POST WRITTEN BY:
Owner of ReviveAds, an ad block prevention company.
Originally printed on Forbes
In the middle of this year, Google made an announcement that it will be introducing an ad blocker to Chrome sometime in 2018. This has understandably shaken content publishers all over the world. For one, almost all publishers rely on ad revenue to fund their activities. Secondly, roughly 90% of Google parent company Alphabet Inc.’s revenue last year came from advertising. So, the question on everyone’s mind is: Why is Google shooting its own foot like this?
The answer is that Google is not trying to make the internet an ad-free space. Instead, it is trying to make it a less annoying place. Google’s plan is to block the ads on only those web pages that feature either a highly annoying number of ads or intrusive ones. My company, ReviveAds, an ad-block circumvention company, surveyed about 185,000 users who had an ad blocker installed. Once on a website, they were given the choice to manually choose whether to view or block an ad. If they chose to block the ad, a paywall would be presented. We found that, of this set, only 61 — less than 1% of users — actually chose to block ads when given the choice. So, why such a large investment of time and money from Google? Who decides which ads are acceptable? And how can publishers know whether their ads pass the criteria?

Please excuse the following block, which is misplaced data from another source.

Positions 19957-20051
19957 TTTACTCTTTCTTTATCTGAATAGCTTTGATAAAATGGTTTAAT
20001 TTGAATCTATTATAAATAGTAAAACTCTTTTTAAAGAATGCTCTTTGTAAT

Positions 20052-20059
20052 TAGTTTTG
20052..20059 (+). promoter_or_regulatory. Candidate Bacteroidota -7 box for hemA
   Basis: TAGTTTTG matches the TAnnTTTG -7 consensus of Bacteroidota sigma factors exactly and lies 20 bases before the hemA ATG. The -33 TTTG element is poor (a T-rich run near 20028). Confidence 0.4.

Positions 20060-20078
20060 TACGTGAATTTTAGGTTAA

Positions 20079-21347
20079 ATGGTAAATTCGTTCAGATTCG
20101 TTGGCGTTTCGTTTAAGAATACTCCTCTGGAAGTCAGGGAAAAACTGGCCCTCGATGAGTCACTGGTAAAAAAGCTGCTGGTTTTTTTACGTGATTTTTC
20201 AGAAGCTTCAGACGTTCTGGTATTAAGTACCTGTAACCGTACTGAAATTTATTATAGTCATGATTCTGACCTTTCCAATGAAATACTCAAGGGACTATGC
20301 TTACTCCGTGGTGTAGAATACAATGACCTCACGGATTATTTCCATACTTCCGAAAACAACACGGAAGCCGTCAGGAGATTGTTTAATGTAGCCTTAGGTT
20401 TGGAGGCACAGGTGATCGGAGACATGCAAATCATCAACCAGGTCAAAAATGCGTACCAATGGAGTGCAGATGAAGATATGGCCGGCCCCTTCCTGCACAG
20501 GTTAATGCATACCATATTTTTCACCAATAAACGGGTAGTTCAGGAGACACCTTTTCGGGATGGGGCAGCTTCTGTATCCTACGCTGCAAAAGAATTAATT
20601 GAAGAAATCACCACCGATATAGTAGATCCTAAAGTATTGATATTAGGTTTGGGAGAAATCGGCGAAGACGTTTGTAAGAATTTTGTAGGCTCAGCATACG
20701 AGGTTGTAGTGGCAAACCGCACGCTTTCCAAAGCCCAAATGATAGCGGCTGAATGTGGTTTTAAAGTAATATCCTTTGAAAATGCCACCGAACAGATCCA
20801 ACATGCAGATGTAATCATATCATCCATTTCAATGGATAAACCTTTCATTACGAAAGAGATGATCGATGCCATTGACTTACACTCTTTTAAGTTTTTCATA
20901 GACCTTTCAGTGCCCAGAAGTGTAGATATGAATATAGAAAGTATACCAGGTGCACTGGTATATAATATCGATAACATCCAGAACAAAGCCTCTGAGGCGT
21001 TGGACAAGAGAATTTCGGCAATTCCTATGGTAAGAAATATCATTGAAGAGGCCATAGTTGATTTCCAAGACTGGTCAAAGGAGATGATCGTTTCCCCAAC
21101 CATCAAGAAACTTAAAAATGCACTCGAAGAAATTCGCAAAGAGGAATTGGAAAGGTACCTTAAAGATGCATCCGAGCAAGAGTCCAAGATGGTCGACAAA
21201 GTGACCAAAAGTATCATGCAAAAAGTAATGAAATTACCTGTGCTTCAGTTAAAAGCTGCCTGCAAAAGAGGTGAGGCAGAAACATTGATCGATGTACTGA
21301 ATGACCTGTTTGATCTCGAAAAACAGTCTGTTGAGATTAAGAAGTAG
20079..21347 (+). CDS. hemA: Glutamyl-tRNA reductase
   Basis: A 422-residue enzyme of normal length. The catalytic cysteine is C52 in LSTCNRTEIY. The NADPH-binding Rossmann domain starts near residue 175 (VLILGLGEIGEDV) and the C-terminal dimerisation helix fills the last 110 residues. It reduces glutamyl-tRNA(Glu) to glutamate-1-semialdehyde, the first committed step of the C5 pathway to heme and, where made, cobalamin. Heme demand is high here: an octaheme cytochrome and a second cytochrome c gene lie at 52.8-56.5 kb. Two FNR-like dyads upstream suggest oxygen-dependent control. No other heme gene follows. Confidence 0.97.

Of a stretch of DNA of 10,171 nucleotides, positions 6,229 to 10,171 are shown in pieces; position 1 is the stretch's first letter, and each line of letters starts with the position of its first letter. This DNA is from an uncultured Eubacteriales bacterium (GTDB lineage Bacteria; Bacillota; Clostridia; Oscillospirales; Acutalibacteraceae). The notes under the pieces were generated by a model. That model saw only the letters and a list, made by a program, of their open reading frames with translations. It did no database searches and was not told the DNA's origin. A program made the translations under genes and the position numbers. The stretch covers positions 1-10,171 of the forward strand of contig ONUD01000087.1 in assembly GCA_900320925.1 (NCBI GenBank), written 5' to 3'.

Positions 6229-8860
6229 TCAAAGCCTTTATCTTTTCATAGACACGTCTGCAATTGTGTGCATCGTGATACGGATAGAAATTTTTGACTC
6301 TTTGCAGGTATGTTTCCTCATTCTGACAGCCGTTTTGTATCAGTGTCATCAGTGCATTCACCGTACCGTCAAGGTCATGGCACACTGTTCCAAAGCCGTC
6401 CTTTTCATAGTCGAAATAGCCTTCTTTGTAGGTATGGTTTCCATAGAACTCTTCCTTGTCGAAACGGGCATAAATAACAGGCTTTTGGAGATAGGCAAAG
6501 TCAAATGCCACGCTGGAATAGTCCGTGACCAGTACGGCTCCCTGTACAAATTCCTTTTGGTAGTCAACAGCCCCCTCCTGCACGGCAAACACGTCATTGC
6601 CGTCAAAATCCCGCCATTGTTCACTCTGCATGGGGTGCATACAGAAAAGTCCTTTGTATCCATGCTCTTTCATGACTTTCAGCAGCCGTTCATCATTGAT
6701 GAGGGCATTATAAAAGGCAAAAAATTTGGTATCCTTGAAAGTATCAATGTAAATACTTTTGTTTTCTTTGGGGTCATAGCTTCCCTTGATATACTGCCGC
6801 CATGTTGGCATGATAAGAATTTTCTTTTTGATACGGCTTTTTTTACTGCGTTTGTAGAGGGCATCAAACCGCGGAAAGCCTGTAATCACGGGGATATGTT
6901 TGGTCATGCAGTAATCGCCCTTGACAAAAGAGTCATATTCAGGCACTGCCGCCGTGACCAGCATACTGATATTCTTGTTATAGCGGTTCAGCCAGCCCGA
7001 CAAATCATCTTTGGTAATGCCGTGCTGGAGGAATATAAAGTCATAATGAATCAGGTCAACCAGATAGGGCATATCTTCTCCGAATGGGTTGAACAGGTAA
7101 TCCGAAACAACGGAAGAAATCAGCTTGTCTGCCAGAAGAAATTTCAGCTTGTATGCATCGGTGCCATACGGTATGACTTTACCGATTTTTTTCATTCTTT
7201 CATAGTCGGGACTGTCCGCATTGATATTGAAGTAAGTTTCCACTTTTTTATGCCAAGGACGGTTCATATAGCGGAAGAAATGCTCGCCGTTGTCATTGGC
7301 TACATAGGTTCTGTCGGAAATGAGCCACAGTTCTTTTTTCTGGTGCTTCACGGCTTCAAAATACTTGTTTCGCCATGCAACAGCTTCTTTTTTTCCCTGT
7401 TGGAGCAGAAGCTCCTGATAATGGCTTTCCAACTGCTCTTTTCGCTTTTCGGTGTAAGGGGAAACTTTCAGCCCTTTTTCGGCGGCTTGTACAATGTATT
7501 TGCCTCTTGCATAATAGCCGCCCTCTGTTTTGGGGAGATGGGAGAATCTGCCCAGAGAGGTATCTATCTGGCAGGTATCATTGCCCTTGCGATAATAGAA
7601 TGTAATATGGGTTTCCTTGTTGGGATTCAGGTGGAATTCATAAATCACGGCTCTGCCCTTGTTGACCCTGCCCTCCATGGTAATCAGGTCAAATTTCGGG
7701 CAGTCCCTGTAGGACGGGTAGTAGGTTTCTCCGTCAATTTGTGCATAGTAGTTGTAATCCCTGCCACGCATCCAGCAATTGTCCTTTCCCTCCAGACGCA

There is a group called the Coalition for Better Ads, with members including Google, News Corp, Facebook, and others. This coalition will determine which ads are acceptable or not. Publishers will receive an “Ad Experience Report” from Google before the change takes place, which will notify them of which ads on their sites are offensive and how they can improve them.